August 10, 2022

How new data can enhance the knowledge of Irish peatlands

A joint research project between Trinity and NUIG uses historical maps of peatlands with new geospatial data that could support climate mitigation in Ireland.

Data provides a critical role in determining the environment around us, enabling researchers better insights into sustainable management plans. One particular project aiming to utilise the power of data is the RePeat project led by Trinity College Dublin and NUI Galway. Using a combination of maps from the Bog Commission and geospatial datasets, the RePeat project will deliver a modern Irish peat map and combine it with a change detection study.

The project intends to calculate the greenhouse gas stocks and help to manage peatlands more sustainably by determining appropriate areas for rewetting and reducing CO2 emissions. Dr Louis Gilet, a senior researcher on the RePeat project, explains that delivering this knowledge that addresses the ecological and environmental challenges we face is critical. Gilet explains that over the last few years, an increasing number of scientific reports have highlighted how vital peatlands are for managing the climate crisis. 

Peatlands contain about 25% of the total organic soil carbon stock while only covering around 3% of the global land surface. While peatlands are a significant carbon sink, many have been drained and used for peat extraction, forestry or agriculture and transformed into carbon sources, releasing millions of tonnes of carbon stored for many years.

Aside from the climate factor, peatlands are critical for water regulation and vital habitats for biodiversity. With a rising focus on achieving Ireland’s climate targets, converting peatlands back into carbon sinks by rewetting sites is another way of supporting this climate goal. Gilet highlights that quantifying the gases from converted peatlands and identifying areas for rewetting is challenging as many are covered by forests and grasslands. Landcover maps and satellite images identify everything about the ground surface, but they will not detect converted peatlands with soils encompassed by trees, pastures or crops. To tackle this problem, the RePeat project is revising old peatland maps with the support of the Department of Agriculture, Food and the Marine and Environmental Protection Agency. While historical maps are relatively accurate, peatlands across Ireland have experienced significant land use change. Digitising maps and integrating these into GIS enables these old maps to combine with modern coordinate reference systems.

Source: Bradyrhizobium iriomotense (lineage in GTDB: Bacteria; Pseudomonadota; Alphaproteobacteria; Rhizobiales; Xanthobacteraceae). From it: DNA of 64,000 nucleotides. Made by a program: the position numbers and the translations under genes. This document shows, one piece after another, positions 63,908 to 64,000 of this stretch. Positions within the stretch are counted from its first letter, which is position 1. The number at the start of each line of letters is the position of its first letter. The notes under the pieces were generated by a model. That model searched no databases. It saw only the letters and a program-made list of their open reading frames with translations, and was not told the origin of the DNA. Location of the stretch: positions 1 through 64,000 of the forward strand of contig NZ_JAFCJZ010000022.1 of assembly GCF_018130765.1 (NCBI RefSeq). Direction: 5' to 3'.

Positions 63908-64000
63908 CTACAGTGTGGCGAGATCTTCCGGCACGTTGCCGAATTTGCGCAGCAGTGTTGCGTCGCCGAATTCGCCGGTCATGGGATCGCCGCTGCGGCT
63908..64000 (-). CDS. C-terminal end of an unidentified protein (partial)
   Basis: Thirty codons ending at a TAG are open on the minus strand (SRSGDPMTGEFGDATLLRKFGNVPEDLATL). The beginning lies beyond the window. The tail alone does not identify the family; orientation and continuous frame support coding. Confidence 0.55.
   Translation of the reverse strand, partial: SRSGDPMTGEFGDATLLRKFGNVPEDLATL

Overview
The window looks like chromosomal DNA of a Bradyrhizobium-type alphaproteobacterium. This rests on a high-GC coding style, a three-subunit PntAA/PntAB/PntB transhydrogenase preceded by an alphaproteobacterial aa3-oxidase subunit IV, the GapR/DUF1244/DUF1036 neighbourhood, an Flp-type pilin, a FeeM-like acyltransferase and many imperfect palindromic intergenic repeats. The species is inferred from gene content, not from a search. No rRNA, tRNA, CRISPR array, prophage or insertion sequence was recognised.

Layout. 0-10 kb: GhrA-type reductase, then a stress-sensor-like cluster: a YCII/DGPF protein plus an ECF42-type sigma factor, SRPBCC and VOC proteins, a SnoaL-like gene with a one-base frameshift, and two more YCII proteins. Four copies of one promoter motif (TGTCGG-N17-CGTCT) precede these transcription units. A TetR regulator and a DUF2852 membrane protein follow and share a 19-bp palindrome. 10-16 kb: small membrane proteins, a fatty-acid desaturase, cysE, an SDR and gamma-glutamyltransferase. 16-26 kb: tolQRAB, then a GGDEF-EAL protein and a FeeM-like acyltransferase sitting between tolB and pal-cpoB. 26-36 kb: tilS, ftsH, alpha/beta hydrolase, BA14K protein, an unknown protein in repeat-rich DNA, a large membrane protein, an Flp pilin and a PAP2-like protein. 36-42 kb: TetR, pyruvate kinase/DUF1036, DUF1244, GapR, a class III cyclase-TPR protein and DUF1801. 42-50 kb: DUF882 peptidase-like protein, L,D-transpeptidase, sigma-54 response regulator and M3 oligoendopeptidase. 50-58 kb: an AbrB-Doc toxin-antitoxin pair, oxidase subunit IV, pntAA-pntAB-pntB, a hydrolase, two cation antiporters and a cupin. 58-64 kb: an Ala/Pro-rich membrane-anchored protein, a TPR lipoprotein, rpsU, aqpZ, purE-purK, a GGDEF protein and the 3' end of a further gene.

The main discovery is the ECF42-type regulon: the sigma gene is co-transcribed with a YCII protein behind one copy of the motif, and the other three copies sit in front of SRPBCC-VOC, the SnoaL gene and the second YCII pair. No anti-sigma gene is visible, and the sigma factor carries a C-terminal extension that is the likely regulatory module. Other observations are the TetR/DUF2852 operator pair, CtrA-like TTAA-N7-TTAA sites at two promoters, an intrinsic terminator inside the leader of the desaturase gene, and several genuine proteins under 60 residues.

Gilet explains that a vital part of the project is to measure the current extent of intact peatlands using the new National Landcover Map from the Environmental Protection Agency and Ordnance Survey Ireland. This work will enable a 200-year change detection study that will support the identification and assessment of converted peatland areas compared to the findings from the original Bog Commission reports. The information from the updated Irish peat map and the greenhouse gas inventory will be gathered into a geodatabase. Gilet believes data from other studies, such as data on drainage or local biodiversity, will support this geodatabase. The project intends to build a report that determines the location of the most relevant sites for rewetting projects.

Aside from improving the knowledge of Irish peatlands and land use changes over the years, the RePeat project provides an opportunity to integrate innovative geospatial data sets generated years apart and create an extensive change detection study. Improved mapping and identifying the characteristics of peatlands can support stakeholders in sustainably managing these valuable areas for climate change mitigation in Ireland.